Specifically, Beutler asked DOT to consider whether interspersing oil tank cars with non-volatile commodities might make them less likely to catch fire in the event of a derailment.
Beutler’s letter was largely prompted by a growing number of destructive derailments involving crude oil trains in recent years, the largest of which claimed the lives of 47 people in Lac-Mégantic, Quebec in July 2013.
Back in June, a Union Pacific Corp. train carrying crude oil derailed near Mosier, Ore., about 68 miles east of Portland, causing some of the tank cars to burst into flames and spill oil into an adjacent section of the Columbia River. That train was en route from Eastport, Idaho to Tacoma, Wash. carrying crude oil from the Bakken formation, which is more flammable and dangerous than other types of crude oil.
“Although far less catastrophic than it could have been, the [Mosier] derailment highlighted the need for strong safety measures to address shipments of volatile and hazardous commodities through the Columbia River Gorge – whether related, or unrelated to oil shipments,” Beutler wrote in the letter. “Subsequently, I am writing to request information on dispersing tank cars carrying oil, or other hazardous materials, with non-volatile products throughout trains.”
She asked DOT to consider whether continuous blocks of oil tank cars increases the risks of combustion, potential benefits of requiring disbursement of cars carrying flammable materials throughout a train, and possible effects on combustibility of use of newer DOT-117 tank cars.
In addition, Beutler asked if federal regulators have studied speed limits reduction for oil trains as a way to mitigate the risk of combustion.
Washington state lawmakers last month adopted new regulations surrounding the transportation of crude oil by rail and pipeline that officially take effect Oct. 1. Developed by the Washington Department of Ecology at the request of the legislature, Chapter 173-185 WAC, Oil Movement by Rail and Pipeline Notification, established reporting standards for facilities receiving crude oil transported by rail and pipeline, and for the department to share information with emergency responders, local governments, tribes and the public.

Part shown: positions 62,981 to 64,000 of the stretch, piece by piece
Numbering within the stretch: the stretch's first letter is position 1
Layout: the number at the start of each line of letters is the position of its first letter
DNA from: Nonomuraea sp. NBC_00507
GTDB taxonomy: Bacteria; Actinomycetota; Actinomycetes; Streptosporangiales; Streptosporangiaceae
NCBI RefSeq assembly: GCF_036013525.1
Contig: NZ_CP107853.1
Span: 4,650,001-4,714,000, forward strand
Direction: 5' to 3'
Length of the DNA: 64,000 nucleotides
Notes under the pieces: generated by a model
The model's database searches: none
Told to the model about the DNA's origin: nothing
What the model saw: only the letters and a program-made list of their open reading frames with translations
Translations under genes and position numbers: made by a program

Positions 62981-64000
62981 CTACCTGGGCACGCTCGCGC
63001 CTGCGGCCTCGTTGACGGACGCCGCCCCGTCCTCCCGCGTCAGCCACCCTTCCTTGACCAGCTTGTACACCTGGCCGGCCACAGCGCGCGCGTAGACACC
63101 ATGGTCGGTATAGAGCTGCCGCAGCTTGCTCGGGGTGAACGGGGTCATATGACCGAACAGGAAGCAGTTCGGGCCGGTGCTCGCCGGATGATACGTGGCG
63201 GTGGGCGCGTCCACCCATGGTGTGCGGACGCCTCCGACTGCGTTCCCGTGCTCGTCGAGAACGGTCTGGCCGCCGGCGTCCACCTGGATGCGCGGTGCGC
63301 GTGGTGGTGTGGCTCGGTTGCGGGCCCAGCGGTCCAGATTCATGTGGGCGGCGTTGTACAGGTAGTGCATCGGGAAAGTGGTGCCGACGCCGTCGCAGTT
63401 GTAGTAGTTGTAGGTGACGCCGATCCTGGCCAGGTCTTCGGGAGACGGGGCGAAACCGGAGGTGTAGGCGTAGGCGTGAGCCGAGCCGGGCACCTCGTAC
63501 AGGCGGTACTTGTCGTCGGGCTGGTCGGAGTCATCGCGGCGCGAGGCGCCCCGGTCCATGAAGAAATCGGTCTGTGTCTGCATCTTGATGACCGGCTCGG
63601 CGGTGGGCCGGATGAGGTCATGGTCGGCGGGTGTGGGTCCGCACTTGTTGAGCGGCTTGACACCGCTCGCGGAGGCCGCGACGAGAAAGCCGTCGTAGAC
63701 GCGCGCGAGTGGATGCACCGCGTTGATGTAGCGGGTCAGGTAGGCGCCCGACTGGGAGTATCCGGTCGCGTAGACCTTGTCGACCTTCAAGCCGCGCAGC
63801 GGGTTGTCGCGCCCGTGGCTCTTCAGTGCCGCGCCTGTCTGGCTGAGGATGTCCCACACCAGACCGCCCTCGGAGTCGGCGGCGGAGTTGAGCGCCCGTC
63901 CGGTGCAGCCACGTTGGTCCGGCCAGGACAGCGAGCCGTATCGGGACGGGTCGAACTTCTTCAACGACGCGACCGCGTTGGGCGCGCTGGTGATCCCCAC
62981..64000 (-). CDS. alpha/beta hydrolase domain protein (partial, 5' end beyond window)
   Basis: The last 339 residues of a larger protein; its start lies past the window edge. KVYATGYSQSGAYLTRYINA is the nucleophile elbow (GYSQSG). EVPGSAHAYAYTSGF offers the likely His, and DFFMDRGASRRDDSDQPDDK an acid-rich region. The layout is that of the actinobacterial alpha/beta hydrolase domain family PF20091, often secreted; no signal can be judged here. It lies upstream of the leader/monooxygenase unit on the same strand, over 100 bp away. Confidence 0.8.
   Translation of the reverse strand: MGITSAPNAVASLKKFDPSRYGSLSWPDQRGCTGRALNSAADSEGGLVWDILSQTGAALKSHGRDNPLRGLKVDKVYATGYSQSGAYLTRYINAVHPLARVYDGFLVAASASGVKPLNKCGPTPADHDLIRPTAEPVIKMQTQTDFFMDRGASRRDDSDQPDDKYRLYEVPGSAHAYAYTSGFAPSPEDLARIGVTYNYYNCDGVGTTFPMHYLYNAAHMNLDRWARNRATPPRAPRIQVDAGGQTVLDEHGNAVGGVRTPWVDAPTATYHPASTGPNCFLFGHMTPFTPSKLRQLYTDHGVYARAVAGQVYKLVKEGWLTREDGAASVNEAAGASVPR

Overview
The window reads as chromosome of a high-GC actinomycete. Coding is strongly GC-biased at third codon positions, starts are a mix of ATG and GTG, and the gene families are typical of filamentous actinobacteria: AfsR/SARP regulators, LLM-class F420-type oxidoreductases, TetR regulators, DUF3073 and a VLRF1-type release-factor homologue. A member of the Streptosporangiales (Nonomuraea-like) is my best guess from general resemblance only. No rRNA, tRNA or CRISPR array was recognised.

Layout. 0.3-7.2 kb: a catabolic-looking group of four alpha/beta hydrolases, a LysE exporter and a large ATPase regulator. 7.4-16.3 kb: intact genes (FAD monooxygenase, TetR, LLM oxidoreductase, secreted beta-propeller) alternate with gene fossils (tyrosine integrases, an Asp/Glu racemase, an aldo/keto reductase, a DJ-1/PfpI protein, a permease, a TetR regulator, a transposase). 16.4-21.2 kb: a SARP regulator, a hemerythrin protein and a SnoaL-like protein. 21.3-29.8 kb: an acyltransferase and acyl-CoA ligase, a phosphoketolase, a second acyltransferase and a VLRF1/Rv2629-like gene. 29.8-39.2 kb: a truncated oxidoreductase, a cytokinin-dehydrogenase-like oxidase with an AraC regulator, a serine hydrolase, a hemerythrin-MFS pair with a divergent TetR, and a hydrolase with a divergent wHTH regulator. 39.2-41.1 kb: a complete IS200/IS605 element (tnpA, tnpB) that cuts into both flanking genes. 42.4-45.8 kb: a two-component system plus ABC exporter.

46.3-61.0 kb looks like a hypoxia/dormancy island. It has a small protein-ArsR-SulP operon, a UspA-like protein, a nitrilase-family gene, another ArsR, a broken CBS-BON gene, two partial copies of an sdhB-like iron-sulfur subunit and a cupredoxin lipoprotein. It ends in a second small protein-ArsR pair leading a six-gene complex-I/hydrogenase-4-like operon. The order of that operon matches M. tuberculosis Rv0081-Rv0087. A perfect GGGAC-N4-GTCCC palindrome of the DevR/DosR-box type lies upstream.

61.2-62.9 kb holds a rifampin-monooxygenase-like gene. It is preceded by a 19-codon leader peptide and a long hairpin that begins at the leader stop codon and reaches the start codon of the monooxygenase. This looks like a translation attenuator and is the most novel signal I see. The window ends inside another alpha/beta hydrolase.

The rule changes, first introduced by DOT in May 2015 as required by the 2015 Fixing America’s Surface Transportation (FAST) Act, include an enhanced tank car standard and an “aggressive, risk-based” retrofitting schedule for older tank cars carrying crude oil and ethanol.
In addition, the rules require trains transporting large volumes of flammable liquids to use a new braking standard; employ new operational protocols such as routing requirements and speed restrictions; share information with local government agencies; and provide new sampling and testing requirements DOT said will “improve classification of energy products placed into transport.”
Originally sponsored by Sen. Heidi Heitkamp, D-N.D., the legislation establishes a public-private council of emergency responders, federal agencies and industry stakeholders tasked with reviewing current training methods and prescribing best practices for first responders to Congress. The council will be co-chaired by the Federal Emergency Management Agency (FEMA) and PHMSA. Rep. Ron Kind, D-Wis., has introduced a companion bill to the RESPONSE Act in the House of Representatives.
“Currently, oil trains are traveling along the Columbia River Gorge, and my focus is on ensuring federal regulations are making these shipments as safely as possible,” Beutler said in a statement. “Long lines of oil cars are becoming a more familiar sight in our region, and if breaking them up into smaller blocks will better protect our citizens, the Columbia River and nearby forests, we should put a federal standard in place – quickly.”